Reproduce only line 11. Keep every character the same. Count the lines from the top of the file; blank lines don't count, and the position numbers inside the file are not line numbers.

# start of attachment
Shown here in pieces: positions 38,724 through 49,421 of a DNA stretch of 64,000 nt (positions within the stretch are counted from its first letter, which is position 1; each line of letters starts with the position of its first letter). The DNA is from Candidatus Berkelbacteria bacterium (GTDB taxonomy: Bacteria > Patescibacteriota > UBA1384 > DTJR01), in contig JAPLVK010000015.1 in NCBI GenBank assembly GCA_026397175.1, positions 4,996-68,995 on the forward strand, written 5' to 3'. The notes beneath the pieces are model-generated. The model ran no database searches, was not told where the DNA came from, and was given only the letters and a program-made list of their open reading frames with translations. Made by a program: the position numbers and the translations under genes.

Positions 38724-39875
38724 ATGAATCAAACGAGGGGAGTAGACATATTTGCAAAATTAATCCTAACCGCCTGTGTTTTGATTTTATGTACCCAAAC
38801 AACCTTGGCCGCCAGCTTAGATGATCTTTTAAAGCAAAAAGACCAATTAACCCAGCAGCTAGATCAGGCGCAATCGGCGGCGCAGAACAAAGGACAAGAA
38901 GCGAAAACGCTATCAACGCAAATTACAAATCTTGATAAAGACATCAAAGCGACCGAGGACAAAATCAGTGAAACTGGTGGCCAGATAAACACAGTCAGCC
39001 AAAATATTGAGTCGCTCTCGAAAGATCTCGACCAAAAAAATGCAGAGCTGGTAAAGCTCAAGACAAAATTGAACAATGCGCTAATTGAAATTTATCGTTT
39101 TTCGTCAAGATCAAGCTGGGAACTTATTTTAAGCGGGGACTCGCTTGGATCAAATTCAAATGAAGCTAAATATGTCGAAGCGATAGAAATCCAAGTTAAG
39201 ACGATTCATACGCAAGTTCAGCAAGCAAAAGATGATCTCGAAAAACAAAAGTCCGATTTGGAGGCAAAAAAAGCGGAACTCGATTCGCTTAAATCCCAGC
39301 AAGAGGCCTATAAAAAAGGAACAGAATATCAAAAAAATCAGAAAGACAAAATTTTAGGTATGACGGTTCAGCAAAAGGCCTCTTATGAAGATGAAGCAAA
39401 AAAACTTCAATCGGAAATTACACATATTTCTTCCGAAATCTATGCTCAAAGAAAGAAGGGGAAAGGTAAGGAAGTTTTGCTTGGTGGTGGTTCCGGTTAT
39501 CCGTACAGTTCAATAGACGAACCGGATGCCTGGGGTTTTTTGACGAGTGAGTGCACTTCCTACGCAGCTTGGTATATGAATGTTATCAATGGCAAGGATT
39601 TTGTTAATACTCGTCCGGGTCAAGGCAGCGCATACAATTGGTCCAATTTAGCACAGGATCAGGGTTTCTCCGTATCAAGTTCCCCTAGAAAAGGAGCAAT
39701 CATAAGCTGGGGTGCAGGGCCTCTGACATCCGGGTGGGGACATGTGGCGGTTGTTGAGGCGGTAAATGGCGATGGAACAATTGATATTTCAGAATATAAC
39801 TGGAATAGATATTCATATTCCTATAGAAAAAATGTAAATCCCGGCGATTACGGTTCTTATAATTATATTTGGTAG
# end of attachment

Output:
39501 CCGTACAGTTCAATAGACGAACCGGATGCCTGGGGTTTTTTGACGAGTGAGTGCACTTCCTACGCAGCTTGGTATATGAATGTTATCAATGGCAAGGATT